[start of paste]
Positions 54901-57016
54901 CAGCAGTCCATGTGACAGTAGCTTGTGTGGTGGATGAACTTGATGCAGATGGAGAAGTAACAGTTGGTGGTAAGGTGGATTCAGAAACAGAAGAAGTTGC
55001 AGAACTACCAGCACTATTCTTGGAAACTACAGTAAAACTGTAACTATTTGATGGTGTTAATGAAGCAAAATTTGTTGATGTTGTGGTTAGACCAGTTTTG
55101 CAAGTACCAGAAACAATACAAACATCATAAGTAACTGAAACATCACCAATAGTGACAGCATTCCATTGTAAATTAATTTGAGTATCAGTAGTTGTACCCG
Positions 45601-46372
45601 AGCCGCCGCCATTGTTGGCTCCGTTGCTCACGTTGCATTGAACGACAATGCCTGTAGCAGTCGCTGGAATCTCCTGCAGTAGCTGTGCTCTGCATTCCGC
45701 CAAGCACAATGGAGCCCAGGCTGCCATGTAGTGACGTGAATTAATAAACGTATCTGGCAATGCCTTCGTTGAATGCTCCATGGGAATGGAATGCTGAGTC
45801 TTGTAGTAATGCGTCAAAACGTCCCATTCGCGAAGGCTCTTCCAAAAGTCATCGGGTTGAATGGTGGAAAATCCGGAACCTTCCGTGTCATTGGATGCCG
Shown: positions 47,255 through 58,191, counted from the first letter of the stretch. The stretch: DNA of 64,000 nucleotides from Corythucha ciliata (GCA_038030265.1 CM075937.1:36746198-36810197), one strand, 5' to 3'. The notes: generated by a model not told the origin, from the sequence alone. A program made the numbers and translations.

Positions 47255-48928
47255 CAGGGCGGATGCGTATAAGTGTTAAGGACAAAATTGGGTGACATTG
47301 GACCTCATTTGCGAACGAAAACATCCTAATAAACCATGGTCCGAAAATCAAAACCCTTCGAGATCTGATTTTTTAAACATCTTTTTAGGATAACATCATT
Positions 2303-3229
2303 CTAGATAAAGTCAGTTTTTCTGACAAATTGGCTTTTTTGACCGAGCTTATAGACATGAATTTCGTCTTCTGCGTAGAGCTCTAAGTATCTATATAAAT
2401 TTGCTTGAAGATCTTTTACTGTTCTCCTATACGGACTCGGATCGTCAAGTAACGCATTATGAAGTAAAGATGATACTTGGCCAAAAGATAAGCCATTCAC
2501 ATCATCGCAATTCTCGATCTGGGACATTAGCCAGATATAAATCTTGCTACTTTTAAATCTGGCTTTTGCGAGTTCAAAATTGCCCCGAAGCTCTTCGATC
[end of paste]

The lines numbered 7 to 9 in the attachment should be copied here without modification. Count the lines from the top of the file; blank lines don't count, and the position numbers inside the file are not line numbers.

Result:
45701 CAAGCACAATGGAGCCCAGGCTGCCATGTAGTGACGTGAATTAATAAACGTATCTGGCAATGCCTTCGTTGAATGCTCCATGGGAATGGAATGCTGAGTC
45801 TTGTAGTAATGCGTCAAAACGTCCCATTCGCGAAGGCTCTTCCAAAAGTCATCGGGTTGAATGGTGGAAAATCCGGAACCTTCCGTGTCATTGGATGCCG
Shown: positions 47,255 through 58,191, counted from the first letter of the stretch. The stretch: DNA of 64,000 nucleotides from Corythucha ciliata (GCA_038030265.1 CM075937.1:36746198-36810197), one strand, 5' to 3'. The notes: generated by a model not told the origin, from the sequence alone. A program made the numbers and translations.